How to Choose the Right Advocacy Educational Program for You

Return to Step 3 for private advocacy:Develop your gap analysis.

 

Step 4:
Choose from among the existing programs based on your gap analysis.

Whether you plan to go the independent route, or you hope to find someone to employ you, you should now have your gap analysis in hand.  Your list of needs will, of course, vary according to what you do know, what you don’t know, and what you have decided you need to learn.

Just a few more questions to ask and assess and you’ll know what you need to do:
     
•    Program Delivery:
Do you prefer to go to classes, in-person, with other people in your class?  Or does the reality of your location and your schedule mean you’ll need to do your coursework online?

Depending on your location, you may or may not have a choice about where or how you will access the education you seek. Don’t spend a lot of time answering this question until you look at all the available patient-advocacy courses and programs to see if they are really accessible in the manner you’d like.

You’ll find more and more online options as time goes on. You’ll also find more short-term (weekend) type programs. Or you may be one of the lucky people who find that their educational options are located nearby, making it easy to take courses in person.
     
•    What is your education budget?  How much do you have to spend on education?
These questions may seem obvious because none of us wants to spend any more than we have to. Yet your best choice may be pricier than others or cost more than you expected.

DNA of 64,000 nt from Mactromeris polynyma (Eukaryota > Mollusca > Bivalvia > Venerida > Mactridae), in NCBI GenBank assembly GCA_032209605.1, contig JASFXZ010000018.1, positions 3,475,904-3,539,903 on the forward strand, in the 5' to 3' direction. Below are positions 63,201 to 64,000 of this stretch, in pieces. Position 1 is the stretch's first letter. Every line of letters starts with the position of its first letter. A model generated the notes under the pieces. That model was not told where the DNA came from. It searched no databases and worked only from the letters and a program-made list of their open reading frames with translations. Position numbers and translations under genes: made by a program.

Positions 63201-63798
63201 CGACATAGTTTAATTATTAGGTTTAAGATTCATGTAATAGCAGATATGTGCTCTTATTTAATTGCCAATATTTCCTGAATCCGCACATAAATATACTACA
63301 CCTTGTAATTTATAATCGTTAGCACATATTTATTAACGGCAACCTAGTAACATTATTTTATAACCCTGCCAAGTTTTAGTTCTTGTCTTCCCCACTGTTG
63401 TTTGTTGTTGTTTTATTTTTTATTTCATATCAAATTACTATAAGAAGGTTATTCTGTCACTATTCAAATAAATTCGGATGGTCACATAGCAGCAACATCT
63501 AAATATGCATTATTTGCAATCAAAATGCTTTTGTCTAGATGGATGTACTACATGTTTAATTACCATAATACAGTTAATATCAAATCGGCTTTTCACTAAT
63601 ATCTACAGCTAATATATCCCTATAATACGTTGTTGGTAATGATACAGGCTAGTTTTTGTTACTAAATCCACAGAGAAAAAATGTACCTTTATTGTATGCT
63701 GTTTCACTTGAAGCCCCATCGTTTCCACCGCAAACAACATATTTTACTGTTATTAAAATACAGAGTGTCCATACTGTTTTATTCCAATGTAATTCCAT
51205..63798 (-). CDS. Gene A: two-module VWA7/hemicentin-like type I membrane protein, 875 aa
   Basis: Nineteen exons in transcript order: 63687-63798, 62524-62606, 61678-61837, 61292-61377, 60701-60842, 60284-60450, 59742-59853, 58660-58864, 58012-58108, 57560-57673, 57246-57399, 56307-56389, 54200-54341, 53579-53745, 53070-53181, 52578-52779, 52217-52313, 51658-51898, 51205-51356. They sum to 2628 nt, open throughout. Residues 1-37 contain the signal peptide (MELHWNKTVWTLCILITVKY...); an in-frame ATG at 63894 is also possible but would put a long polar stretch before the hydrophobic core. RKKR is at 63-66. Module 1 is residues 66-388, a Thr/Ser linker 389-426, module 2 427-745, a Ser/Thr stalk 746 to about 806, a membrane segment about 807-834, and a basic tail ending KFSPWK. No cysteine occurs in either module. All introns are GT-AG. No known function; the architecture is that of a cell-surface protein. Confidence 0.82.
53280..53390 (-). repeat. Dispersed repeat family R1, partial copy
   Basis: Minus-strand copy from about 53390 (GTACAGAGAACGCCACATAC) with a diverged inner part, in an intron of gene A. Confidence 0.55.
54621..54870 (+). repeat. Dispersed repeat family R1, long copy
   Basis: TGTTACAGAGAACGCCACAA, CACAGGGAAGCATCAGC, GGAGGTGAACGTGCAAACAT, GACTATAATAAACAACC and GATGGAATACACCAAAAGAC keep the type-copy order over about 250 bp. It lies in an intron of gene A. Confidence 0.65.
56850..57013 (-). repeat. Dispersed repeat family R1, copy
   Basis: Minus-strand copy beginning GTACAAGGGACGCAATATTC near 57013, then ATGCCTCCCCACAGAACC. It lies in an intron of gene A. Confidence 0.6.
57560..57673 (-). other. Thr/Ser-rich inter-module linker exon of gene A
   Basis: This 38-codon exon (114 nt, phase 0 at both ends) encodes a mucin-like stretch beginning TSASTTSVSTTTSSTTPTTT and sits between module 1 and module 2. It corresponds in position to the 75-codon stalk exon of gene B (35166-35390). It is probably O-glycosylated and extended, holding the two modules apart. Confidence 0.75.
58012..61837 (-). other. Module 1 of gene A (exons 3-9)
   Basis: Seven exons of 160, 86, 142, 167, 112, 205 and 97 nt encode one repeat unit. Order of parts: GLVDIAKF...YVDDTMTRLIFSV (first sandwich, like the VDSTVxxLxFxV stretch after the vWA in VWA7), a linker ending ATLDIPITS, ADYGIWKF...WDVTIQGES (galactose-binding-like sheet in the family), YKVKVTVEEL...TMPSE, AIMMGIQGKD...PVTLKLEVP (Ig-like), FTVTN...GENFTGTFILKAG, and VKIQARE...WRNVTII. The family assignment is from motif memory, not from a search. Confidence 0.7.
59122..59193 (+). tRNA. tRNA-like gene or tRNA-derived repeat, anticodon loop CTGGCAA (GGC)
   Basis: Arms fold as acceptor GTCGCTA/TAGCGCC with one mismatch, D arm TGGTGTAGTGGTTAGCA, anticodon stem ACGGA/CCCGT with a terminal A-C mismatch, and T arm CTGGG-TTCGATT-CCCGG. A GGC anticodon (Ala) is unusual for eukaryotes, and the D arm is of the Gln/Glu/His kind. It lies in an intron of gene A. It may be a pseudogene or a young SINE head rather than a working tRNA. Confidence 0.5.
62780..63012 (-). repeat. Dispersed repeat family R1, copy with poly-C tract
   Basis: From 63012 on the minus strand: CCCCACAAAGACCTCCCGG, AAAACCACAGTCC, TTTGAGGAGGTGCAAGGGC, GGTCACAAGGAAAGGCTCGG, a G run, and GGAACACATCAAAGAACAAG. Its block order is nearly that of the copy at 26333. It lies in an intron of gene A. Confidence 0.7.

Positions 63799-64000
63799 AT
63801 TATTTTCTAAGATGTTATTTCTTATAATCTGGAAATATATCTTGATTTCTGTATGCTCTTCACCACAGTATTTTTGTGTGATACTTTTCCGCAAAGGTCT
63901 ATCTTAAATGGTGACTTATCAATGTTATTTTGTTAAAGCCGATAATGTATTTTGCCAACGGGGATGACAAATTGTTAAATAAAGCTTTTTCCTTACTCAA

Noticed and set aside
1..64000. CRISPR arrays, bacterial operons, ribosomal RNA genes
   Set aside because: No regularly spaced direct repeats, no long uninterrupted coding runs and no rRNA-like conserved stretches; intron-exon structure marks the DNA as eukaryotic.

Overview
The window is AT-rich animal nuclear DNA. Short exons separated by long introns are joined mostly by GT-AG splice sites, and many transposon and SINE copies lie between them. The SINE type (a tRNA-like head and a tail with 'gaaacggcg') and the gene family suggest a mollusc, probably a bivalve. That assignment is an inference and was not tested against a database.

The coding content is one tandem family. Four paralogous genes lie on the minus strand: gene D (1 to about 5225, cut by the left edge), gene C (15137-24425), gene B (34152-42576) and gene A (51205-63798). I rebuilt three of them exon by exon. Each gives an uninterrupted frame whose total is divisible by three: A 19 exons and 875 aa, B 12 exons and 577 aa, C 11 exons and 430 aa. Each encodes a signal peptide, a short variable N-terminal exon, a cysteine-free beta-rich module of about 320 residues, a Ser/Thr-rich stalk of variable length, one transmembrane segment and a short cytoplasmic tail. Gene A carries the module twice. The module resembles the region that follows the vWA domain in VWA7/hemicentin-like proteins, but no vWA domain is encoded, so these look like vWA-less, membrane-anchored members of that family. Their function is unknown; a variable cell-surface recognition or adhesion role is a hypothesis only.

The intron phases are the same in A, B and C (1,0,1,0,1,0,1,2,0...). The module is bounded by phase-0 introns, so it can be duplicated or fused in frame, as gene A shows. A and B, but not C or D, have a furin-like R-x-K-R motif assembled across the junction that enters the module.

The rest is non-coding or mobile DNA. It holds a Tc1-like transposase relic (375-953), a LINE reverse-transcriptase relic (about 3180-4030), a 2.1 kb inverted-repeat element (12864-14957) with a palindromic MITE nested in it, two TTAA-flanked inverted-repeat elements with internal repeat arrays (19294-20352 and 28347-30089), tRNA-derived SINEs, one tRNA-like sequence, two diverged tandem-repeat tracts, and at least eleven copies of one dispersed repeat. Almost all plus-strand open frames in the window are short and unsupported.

The key is to weigh value against possibilities. Figure out how much you can spend by determining how easily you’ll be able to pay yourself back. A more comprehensive, year-long course may seem expensive. But what you learn during the course may allow you to offer more services – and be hired more quickly or be able to charge potential clients more if you start your own business. A short series of weekend courses may give you the ability to say you finished something. But if that doesn’t really improve your skills or knowledge base, then it’s not a good use of your money.

That means your education budget shouldn’t be ruled solely by your current bank account. If you find the perfect course for you, don’t be afraid to inquire about scholarships, discounts or a way to spread the payments out over a period of time. The extra cost may well be worth that short-term sacrifice.
     

You’ve now got all the information you need for choosing the right programs for you.

Return to the master list of courses and programs, broken out by their curricula or access, and try to match your needs as determined by your gap analysis with the programs that are available.
 
And just so you know – new courses and programs are being offered all the time.  If you’d like to be notified when new ones come available, please sign up below.

 
 
•  Return to the beginning: Choosing the Best Health or Patient Advocacy Educational Program for You